CIM History: The 1920s & 30s

Mrs. Franklyn B. Sanders took over the directorship in 1926. Pianist Arthur Loesser joined the faculty that year. The first Preparatory branch opened in 1927 at 2789 Lancashire Road in Cleveland Heights. "Too much importance cannot be placed upon the foundation of musical education. Children's courses, where the child is taught from the first steps through the preparatory and intermediate grades, form an important part of the courses offered at the Institute." Later, the Heights Branch was located at Cedar Road and Fairmount Boulevard, the Lakewood Branch at 15614 Detroit Avenue and the Brooklyn Branch at 3804 West 25th Street.

The School of Opera with Marcel Salzinger as director was instituted in 1927 to "give singers in this country the advantages of operatic training and experience." The Cleveland Plain Dealer said, "The Cleveland Institute of Music had a big surprise for its friends in the genuinely successful operatic performance of Cavalleria Rusticana." The Cleveland Press advised, "The demands of grand opera are numerous and exacting, but no detail had been overlooked ... the Institute has reason to be proud of the success of the School of Opera."

The 1930s continued the Institute's success. Beryl Rubinstein took the helm in 1932, and the school moved into its new quarters in June in the Samuel Mather House at 2605 Euclid Avenue. Alice Chalifoux, harp, was now on the faculty and concertizing. The Annual Program of Music by Cleveland Composers featured works by Quincy Porter and Herbert Elwell, both on the CIM faculty. The Cleveland Trio, comprised of Beryl Rubinstein, piano; Josef Fuchs, violin; and Victor de Gomez, cello, performed regularly. The CIM Women's Committee, raising funds through benefit events and other musical programs (now one of the largest donors to CIM's Annual Fund), was formed in 1933. Mrs. George P. Bickford was the first president.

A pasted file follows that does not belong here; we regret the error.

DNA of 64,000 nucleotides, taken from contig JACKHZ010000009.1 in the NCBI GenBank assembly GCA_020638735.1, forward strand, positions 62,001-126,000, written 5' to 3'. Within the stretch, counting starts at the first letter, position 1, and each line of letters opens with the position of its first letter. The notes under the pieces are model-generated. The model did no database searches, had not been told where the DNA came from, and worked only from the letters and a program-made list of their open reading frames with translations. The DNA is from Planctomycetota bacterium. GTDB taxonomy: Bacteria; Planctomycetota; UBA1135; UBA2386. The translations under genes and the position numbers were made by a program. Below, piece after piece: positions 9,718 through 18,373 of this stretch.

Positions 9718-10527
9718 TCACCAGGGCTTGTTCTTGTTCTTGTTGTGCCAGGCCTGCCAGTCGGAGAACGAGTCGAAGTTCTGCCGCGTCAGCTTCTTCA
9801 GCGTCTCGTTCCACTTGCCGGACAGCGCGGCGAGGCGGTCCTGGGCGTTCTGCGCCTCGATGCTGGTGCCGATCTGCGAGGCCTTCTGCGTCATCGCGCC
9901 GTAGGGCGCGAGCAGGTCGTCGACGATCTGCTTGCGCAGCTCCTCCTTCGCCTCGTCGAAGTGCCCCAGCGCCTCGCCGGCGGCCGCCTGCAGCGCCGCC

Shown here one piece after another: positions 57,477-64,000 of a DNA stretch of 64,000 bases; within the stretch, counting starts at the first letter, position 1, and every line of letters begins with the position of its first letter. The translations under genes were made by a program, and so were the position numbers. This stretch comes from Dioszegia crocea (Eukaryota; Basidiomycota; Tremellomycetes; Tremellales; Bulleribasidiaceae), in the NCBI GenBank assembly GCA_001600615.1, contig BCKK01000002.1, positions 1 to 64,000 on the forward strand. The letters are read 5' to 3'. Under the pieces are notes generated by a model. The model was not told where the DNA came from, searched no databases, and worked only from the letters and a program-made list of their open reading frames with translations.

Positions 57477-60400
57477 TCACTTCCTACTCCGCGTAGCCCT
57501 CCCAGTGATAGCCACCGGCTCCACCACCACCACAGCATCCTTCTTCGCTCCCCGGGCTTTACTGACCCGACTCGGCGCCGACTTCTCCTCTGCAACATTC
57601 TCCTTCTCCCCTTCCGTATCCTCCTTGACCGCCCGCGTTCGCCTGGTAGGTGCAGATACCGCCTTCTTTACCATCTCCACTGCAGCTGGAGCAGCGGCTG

Upon Mr. Rubinstein's leave of absence in 1935, Mr. Elwell was appointed assistant director. The fifteenth season celebrated with 600 students and a faculty of 40. Boris Goldovsky was named head of the opera department in 1936, and the season of lectures, recitals and concerts numbered 50. Preparatory students composed a three-act operetta to the story of "Cinderella" and entertained 1,400 concertgoers in April 1937.

A Bachelor of Music degree student paid $175 per semester in 1938-39 with lessons ranging from $1.50-$6.00. Percy W. Brown was president of the board of trustees of the college, which was a charter member of the National Association of the Schools of Music.

Next: The War Era

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